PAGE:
Tag Archives: lunch

Kingsmead Kitchen, Kingsmead Square, Bath

In a busy square in the centre of Bath al fresco diners, vegetable stall holders and off-key buskers with a penchant for Ed Sheeran come together. It’s a popular spot with locals and tourists, away from the long and swarming shopping streets that require nimble footwork to avoid being mown down by buggies armoured in shopping bags or selfie-stick toting school groups with no periphery vision.

Though the strained notes of Galway Girl persisted as a backdrop, at Kingsmead Kitchen it was a scene of relative calm. Indoors it has a distinctly bistro feel with a series of specials chalked beside the bar, a recently buffed coffee machine and an impressive wine selection to choose from. Diners at marble topped tables were neatly packed together, the friendly staff employing impressive hip flexes to weave between them as they delivered great plates of stacked salads, sandwiches and breakfast fare. Outside a series of metal tables were waiting for those willing to brave the British summer – with half an eye on the brooding clouds above us we decided to brave it, not least in the hope that we might witness the long-suffering stall owners lobbing this seasons’ best root vegetables at the guitarists in an attempt to make them stop.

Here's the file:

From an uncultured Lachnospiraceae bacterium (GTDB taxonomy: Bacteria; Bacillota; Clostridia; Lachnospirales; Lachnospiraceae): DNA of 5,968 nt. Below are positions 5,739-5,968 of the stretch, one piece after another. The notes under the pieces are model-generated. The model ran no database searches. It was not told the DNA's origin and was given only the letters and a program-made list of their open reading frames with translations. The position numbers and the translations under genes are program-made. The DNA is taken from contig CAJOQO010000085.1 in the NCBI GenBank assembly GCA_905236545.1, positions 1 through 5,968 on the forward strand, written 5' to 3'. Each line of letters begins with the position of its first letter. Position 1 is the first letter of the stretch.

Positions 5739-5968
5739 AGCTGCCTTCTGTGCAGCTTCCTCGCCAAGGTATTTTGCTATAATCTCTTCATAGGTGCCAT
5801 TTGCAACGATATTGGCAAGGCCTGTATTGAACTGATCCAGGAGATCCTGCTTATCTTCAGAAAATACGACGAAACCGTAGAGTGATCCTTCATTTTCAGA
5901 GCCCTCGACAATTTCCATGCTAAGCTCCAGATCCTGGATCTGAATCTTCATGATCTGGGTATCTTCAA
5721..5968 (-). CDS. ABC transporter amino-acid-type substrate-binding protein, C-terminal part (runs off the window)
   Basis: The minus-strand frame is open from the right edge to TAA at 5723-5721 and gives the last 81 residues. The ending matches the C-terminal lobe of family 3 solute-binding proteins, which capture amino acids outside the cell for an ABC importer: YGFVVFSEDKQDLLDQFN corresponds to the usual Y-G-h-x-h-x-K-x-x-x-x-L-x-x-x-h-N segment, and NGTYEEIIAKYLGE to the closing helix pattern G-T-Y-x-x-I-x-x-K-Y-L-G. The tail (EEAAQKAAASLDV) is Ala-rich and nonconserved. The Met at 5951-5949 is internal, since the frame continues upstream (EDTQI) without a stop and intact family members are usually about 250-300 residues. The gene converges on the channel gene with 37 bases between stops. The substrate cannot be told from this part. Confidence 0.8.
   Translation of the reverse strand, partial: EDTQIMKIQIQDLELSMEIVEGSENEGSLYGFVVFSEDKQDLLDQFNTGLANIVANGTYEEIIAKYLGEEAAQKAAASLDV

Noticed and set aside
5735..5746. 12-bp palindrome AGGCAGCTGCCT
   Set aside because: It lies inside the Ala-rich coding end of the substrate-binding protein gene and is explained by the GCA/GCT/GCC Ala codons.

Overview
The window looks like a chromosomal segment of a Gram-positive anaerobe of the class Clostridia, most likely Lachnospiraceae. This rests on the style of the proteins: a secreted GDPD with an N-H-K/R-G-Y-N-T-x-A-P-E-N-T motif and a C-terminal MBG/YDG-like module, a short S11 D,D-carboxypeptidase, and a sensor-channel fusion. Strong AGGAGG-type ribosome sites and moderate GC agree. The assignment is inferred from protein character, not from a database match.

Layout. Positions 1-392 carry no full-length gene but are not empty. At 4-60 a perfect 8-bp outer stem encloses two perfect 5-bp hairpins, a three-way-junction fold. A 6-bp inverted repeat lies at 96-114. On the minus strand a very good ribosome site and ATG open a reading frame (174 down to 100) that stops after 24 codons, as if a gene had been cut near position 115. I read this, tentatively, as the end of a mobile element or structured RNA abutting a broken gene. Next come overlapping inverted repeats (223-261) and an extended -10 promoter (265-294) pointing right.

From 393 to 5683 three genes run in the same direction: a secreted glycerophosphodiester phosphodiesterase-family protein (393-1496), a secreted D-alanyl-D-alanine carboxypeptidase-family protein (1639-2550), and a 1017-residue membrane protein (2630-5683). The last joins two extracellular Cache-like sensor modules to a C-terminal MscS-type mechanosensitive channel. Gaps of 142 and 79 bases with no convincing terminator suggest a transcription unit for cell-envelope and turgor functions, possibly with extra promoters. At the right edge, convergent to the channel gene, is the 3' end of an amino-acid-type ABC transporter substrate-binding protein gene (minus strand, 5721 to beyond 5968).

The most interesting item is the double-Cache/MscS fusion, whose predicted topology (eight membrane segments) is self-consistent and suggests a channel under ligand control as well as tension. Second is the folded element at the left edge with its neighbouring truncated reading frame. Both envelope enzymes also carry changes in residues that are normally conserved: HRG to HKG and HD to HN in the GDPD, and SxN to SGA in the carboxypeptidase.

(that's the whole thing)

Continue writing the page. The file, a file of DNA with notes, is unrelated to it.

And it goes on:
Despite a tempting list of specials – smoked mackerel and spelt salad, venison ragu – we aimed for the all day brunch items, opting for shakshuka and an omelette the size of the Egg Poacher’s head. Italian coffees came in proper crockery (praise be) and, though less full bodied than we might have hoped, were well made nonetheless. The food was hearty and generously portioned, though the proudly local and well-sourced ingredients could have benefited from a little more seasoning.

Though fully sated we had to leave disappointed – there was to be no show down between teenage buskers and the kale-weilding traders today. Nevertheless, it was a perfectly pleasant spot to linger in – and an ideal haven in which to rest before rejoining the dithering masses.

Price: from £4.95 (bacon sandwich) to £9.95 (Kingsmead Breakfast).